RT’s Related Posts: 1) Hereford Mappa Mundi


Image: Sarmatia and Scythia, Russia and Tartaria (17th cent.); User: Nasz. WikiCmns; Public Domain.


It’s only natural.

September 18, 2013 Leave a comment


a bit of whimsy…  RT

(reposted from Foxes and Tea)


It’s only natural..

Sketch for Portrait of Astronomer | Schizzo per Ritratto di Astronomo

September 14, 2013 Leave a comment

Bruce Obomeyoma Onobrakpeya

September 10, 2013 2 comments

File:"Ahwaire and the Dog" - NARA - 558978.jpg


More discoveries, more beauty here.  This linocut drew RT’s attention to the traditional Urhobo story that it illustrates, Ahwaire and the Dog, and to its creator, Bruce Obomeyoma Onobrakpeya. So far, RT has turned up little about the story, but he did find a Wikipedia article on BOO–in Italian. So then Google Translator came to the rescue (not the first time it’s helped RT out), and RT provides his translation of the artist’s biography below.

RT will pause to note that, although he considers himself fairly well versed in the field of art, it amazes him that a successful and talented visual artist of Onobrakpeya’s caliber has remained unknown to him until now. Is it just that creative souls living on different continents can’t expect to be familiar with each other’s work? Or can we hope that artists around the world can indeed come into contact with each other and share their gifts across the globe?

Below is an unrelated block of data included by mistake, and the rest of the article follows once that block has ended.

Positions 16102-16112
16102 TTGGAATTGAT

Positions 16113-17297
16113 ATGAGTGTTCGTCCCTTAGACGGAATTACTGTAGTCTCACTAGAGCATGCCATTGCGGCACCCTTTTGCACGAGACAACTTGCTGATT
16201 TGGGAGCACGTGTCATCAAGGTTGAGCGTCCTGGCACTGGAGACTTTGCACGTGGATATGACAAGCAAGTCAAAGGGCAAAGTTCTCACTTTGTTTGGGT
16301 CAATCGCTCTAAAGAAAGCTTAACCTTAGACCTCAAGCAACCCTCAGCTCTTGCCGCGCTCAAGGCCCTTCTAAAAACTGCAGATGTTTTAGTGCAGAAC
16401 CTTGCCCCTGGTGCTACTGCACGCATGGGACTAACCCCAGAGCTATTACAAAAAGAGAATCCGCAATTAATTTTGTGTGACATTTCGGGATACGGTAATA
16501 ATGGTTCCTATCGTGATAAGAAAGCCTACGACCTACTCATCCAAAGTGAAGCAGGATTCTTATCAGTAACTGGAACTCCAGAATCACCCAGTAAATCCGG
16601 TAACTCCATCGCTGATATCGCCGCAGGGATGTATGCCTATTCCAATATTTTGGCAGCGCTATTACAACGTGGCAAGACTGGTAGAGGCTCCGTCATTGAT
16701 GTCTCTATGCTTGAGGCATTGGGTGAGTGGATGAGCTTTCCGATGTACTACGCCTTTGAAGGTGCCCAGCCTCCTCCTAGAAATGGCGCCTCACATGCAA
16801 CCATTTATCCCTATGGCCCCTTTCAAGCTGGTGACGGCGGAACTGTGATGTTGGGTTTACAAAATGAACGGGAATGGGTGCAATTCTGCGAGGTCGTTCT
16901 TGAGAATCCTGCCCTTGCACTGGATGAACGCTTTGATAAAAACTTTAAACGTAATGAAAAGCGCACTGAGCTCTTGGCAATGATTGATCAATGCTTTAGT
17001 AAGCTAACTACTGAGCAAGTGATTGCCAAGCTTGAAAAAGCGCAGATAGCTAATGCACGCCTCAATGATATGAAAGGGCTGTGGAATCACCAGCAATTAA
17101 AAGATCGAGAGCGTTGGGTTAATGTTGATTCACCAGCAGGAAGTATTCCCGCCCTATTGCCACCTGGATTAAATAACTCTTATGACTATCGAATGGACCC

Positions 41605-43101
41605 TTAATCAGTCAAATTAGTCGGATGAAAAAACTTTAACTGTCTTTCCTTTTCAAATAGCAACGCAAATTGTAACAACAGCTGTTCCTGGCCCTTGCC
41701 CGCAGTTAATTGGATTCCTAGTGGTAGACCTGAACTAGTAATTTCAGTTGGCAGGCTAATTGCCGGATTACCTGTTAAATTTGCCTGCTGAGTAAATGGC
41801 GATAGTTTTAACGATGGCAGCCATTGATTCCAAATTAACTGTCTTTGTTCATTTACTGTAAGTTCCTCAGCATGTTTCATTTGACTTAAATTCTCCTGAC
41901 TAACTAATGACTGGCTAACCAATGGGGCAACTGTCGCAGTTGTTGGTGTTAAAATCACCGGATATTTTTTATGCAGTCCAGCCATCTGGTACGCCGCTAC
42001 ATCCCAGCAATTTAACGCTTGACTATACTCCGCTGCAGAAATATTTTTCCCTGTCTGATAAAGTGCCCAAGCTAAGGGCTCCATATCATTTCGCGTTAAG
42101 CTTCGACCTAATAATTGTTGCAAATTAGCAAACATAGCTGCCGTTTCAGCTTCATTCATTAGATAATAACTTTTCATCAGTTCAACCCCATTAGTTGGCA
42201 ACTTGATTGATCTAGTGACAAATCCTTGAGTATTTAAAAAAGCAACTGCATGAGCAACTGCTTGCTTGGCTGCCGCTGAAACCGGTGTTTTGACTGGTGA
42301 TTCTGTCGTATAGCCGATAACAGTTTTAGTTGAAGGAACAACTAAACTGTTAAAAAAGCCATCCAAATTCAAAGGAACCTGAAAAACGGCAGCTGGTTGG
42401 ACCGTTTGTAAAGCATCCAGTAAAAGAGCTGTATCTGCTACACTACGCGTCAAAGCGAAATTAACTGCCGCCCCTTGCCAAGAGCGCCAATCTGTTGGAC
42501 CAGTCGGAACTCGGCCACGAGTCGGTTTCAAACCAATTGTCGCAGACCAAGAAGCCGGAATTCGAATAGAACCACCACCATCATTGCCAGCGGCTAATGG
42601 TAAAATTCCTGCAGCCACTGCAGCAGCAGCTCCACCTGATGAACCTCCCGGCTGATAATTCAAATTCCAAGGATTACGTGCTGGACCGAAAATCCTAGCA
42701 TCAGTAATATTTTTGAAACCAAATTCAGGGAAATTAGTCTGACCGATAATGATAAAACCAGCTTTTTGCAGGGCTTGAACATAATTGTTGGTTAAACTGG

(and what about Ahwaire and the Dog and the other Urhobo legends? Does a translation into English even exist? Time to check Amazon.)  RT


Bruce Obomeyoma Onobrakpeya (born 1932) is a Nigerian painter, sculptor, and carver.

Born in Agbarha-Otor in Nigeria’s Delta State, Onobrakpeya is the son of an Urhobo carver. Though raised as a Christian, he also learned traditional Urhobo religious beliefs.

Onobrakpeya’s family moved to Benin City, where he attended Western Boys High School and took drawing classes at the British Council Art Club. Early influences on his work include his art teacher Edward Ivehivboje and the watercolors of Emmanuel Erabor. After graduation in 1953, Onobrakpeya remained at WBHS to teach art, then taught for a year at Ondo Boys High School. In 1957, Onobrakpeya won a Federal Government Scholarship to the Nigerian College of Arts, Science, and Technology.

While at NCAST, Onobrakpeya began evolving an art linked to Nigerian folklore, myths, and legends. In 1958, he became involved in the Zaria Arts Society (later, the Zaria Rebels), a group of NCAST students that met to discuss art and begin the “decolonization” of Nigerian visual arts.  Onobrakpeya has stated that while NCAST helped strengthen his technical skills, it was ZAS that shaped his perspective as a professional artist and gave him the courage to seek his own mode of expression.